168. ^ Hawkins, Kirk (2016). "Chavismo, Liberal Democracy, and Radical Democracy". Annual Review of Political Science. 19: 311–329. doi:10.1146/annurev-polisci-072314-113326. SSRN 2779566.
  169. ^ a b c d Margolis, J. (2019). "Venezuela was once the richest, most stable, democracy in Latin America. What happened?". The World from PRX. Retrieved 14 May 2020.
  170. ^ a b c d e Corrales, Javier (1999). Venezuela in the 1980s, the 1990s and beyond. ReVista. pp. 26–29.
  171. ^ a b Corrales, Javier; Penfold-Becerra, Michael. (2007). "Venezuela: Crowding Out the Opposition". Journal of Democracy. 18 (2): 99–113. doi:10.1353/jod.2007.0020. ISSN 1086-3214. S2CID 153648265.
  172. ^ a b c d e Corrales, J. (2011). "Latin-America: A Setback for Chávez". Journal of Democracy. 22: 37–51 – via Project MUSE.
  173. ^ Corrales, Javier (2015). "Autocratic Legalism in Venezuela". Journal of Democracy. 26 (2): 37–51. doi:10.1353/jod.2015.0031. ISSN 1086-3214. S2CID 153641967.
  174. ^ de la Torre, Carlos (10 April 2017). "Hugo Chávez and the diffusion of Bolivarianism". Democratization. 24 (7): 1271–1288. doi:10.1080/13510347.2017.1307825. ISSN 1351-0347.
  175. ^ a b c Geddes, Barbara; Wright, Joseph; Frantz, Erica (2014). "Autocratic Breakdown and Regime Transitions: A New Data Set". Perspectives on Politics. 12 (2): 313–331. doi:10.1017/s1537592714000851. ISSN 1537-5927.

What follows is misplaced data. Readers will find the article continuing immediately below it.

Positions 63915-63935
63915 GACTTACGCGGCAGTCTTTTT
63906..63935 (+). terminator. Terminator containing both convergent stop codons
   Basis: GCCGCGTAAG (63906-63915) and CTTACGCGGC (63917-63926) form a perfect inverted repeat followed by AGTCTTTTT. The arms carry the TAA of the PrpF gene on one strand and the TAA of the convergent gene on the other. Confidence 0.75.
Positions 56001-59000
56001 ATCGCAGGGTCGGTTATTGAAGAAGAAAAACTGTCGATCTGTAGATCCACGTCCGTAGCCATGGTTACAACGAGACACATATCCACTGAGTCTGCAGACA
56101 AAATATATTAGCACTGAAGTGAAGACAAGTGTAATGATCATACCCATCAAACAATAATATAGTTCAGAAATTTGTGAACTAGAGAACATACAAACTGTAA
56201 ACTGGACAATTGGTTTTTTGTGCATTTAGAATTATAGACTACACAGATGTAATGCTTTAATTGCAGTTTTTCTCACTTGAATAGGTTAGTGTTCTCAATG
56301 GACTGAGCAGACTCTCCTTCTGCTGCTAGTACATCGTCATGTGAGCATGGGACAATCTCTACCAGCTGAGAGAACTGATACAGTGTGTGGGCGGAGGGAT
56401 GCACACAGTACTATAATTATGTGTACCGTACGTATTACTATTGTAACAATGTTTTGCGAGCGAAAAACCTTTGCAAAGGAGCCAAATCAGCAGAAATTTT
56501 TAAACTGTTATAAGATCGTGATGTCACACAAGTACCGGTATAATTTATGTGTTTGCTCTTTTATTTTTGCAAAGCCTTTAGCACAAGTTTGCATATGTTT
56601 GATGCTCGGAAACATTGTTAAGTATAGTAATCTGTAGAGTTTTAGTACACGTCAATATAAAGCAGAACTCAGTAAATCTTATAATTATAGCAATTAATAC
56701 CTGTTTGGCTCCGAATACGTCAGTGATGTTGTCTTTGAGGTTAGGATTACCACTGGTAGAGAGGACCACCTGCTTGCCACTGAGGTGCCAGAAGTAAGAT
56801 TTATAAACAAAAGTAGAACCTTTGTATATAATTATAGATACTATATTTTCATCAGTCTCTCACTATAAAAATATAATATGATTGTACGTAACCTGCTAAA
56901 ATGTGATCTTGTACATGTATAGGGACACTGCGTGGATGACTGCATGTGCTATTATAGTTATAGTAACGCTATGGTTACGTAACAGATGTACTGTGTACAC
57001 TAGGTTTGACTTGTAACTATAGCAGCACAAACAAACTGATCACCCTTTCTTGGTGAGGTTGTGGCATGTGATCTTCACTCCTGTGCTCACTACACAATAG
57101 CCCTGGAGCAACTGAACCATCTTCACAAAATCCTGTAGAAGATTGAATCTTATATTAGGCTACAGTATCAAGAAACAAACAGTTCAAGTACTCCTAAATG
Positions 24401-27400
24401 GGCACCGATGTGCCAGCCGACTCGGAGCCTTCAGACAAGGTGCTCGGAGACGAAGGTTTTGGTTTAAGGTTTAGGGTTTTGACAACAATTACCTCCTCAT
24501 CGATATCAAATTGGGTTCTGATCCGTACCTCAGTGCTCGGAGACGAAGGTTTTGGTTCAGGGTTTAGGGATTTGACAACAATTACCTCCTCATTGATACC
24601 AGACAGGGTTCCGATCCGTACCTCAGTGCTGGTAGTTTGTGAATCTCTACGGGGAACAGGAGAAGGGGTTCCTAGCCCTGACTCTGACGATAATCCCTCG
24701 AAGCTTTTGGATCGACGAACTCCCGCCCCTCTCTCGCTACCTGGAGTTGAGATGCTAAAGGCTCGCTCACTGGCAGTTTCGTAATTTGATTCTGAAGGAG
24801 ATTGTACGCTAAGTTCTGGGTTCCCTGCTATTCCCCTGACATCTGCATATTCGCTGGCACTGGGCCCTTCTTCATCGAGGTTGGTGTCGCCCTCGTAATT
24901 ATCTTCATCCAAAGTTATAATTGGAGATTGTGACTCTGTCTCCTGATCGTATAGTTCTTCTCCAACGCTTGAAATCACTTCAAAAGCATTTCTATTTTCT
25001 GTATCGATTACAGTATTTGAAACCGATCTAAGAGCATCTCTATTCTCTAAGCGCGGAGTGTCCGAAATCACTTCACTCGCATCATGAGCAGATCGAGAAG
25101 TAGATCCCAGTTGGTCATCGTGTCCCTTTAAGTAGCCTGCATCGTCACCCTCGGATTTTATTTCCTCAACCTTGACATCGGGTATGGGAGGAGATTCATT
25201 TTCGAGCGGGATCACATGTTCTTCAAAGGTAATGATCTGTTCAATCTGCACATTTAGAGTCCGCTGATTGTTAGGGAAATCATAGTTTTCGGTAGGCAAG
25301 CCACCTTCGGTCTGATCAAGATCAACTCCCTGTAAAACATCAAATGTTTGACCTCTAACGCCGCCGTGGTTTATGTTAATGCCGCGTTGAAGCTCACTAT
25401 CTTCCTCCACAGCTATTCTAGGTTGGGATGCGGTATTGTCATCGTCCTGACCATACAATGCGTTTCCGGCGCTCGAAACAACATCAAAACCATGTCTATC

176. ^ a b David Landau. "Constitution-Making and Authoritarianism in Venezuela: The First Time as Tragedy, the Second as Farce". In Mark A. Graber; Sanford Levinson; Mark V. Tushnet (eds.). Constitutional Democracy in Crisis?. Oxford University Press. pp. 164–167, 501. ISBN 978-0-19-088898-5. OCLC 1030444422.
  177. ^ Kim Lane Scheppele. "The Party's Over". In Mark A. Graber; Sanford Levinson; Mark V. Tushnet (eds.). Constitutional Democracy in Crisis?. Oxford University Press. pp. 164–167, 501. ISBN 978-0-19-088898-5. OCLC 1030444422.
  178. ^ a b "Freedom in the World 2020: Venezuela". Freedom House. 2020.
  179. ^ a b "EIU Democracy Index 2019 - World Democracy Report". Retrieved 15 May 2020.
  180. ^ a b c Human Rights Trends of the 2010s: Venezuela's Decline (Report). Washington Office on Latin America. 21 December 2019.
  181. ^ Douglas M. Gibler; Kirk A. Randazzo (2011). "Testing the Effects of Independent Judiciaries on the Likelihood of Democratic Backsliding". American Journal of Political Science. 55 (3): 696–709. doi:10.1111/j.1540-5907.2010.00504.x. JSTOR 23024945.

Further reading

External links[edit]